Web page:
Volume 25, Issue 1 (Spring 2021)                   2021, 25(1): 39-44 | Back to browse issues page

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Chegini V, Chegini V, Esfahani M, Moeini H. A 10-year-old Child with Severe Subglottic Stenosis Following Intubation: A Case Report. Journal of Inflammatory Diseases. 2021; 25 (1) :39-44
URL: http://journal.qums.ac.ir/article-1-3036-en.html
1- Department of Laparoscopic Obstetrics and Gynecology, Faculty of Medicine, Qazvin University of Medical Sciences, Qazvin, Iran.
2- Department of Pediatrics, School of Medicine, Shahid Beheshti University of Medical Sciences, Tehran, Iran. , victoria_che@yahoo.com
3- Clinical Research Development Unit, Qods Hospital, Qazvin University of Medical Sciences, Qazvin, Iran.
4- Department of Pediatric Anesthesia, Children Growth Research Center, Research Institute for Prevention of Non-Communicable Diseases, Qazvin University of Medical Sciences, Qazvin, Iran.
Abstract:   (1654 Views)
Background: Subglottic stenosis is among the most common airway problems in children, i.e., acquired or congenital. More than 90% of acquired cases are secondary to endotracheal intubation and occur iatrogenically. Subglottic stenosis is an unexpected problem that requires timely diagnosis and intervention. Most cases of subglottic stenosis in children are mild to moderate.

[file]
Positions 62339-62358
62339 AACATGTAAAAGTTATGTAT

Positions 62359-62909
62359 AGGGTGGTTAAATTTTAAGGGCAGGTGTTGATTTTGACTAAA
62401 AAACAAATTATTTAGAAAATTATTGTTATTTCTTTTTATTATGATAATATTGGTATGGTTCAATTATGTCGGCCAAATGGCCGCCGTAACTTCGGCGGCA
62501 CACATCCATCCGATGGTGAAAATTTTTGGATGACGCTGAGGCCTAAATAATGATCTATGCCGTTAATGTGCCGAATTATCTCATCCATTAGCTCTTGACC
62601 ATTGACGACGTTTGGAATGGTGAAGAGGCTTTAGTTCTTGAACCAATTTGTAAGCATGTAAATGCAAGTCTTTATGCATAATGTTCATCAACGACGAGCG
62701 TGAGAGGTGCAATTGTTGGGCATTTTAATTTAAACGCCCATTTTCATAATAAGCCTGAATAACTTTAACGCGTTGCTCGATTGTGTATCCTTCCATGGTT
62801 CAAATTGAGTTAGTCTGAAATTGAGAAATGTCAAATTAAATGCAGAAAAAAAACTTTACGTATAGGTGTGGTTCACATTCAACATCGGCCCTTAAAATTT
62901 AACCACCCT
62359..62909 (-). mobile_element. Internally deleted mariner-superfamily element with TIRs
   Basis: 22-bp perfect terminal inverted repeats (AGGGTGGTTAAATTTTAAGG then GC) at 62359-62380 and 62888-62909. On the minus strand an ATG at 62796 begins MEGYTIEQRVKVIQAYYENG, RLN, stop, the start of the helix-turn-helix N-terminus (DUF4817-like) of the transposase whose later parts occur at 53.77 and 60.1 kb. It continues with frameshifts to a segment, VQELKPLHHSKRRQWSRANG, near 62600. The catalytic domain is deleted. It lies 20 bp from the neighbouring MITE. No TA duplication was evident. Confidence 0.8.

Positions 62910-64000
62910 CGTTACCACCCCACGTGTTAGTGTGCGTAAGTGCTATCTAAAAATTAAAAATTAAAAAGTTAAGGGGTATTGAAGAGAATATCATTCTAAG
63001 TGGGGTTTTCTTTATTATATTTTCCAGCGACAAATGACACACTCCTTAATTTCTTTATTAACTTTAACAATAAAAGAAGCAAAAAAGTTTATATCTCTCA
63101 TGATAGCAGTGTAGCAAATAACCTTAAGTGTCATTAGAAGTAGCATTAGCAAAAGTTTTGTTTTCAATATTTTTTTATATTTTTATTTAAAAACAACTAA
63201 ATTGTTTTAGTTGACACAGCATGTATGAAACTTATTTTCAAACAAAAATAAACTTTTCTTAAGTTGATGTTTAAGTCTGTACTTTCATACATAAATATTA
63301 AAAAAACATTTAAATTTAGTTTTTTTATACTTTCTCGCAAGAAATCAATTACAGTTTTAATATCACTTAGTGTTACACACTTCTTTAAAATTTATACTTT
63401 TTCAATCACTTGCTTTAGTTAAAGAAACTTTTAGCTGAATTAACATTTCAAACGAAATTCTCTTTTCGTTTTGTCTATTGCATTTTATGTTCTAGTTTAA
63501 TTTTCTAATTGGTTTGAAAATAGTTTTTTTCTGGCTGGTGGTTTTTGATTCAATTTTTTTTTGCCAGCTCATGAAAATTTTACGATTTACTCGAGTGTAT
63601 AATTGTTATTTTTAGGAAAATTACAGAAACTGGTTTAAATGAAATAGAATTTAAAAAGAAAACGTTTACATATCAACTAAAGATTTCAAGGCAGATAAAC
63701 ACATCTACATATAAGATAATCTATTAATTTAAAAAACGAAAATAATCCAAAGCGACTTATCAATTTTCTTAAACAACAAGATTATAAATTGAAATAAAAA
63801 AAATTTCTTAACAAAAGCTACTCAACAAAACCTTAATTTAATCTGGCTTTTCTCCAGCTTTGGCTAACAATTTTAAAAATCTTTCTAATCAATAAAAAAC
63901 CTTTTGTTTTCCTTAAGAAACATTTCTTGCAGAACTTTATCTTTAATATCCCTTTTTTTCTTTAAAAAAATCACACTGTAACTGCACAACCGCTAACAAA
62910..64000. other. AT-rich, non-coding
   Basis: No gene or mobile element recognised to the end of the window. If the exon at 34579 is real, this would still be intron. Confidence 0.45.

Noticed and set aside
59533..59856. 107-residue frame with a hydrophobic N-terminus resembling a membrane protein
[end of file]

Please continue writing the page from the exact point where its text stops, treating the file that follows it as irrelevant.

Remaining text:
Case Presentation: The presented patient was a 10-year-old child who, after long intubation due to head trauma following early discharge from the surgical center, was referred to the Children’s Hospital on the same day with a complaint of high fever and shortness of breath. With the development of respiratory distress and cyanosis, the patient was transferred to the intensive care unit. Due to the impossibility of passing the tracheal tube with the appropriate age for the patient, the initial diagnosis of subglottic stenosis was established and a tracheostomy was performed. Diagnostic bronchoscopy confirmed severe subglottic stenosis, and the child was referred to a specialized Ear, Nose, Throat (ENT) center for the repair of the tracheal stenosis.
Conclusion: One of the most common causes of stridor in children is subglottic stenosis following prolonged intubation. Recognizing the predisposing factors, prevention, strong clinical suspicion, timely diagnosis, and treatment can prevent further adverse complications or consequences in children
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Type of Study: Case report | Subject: Pediatrics

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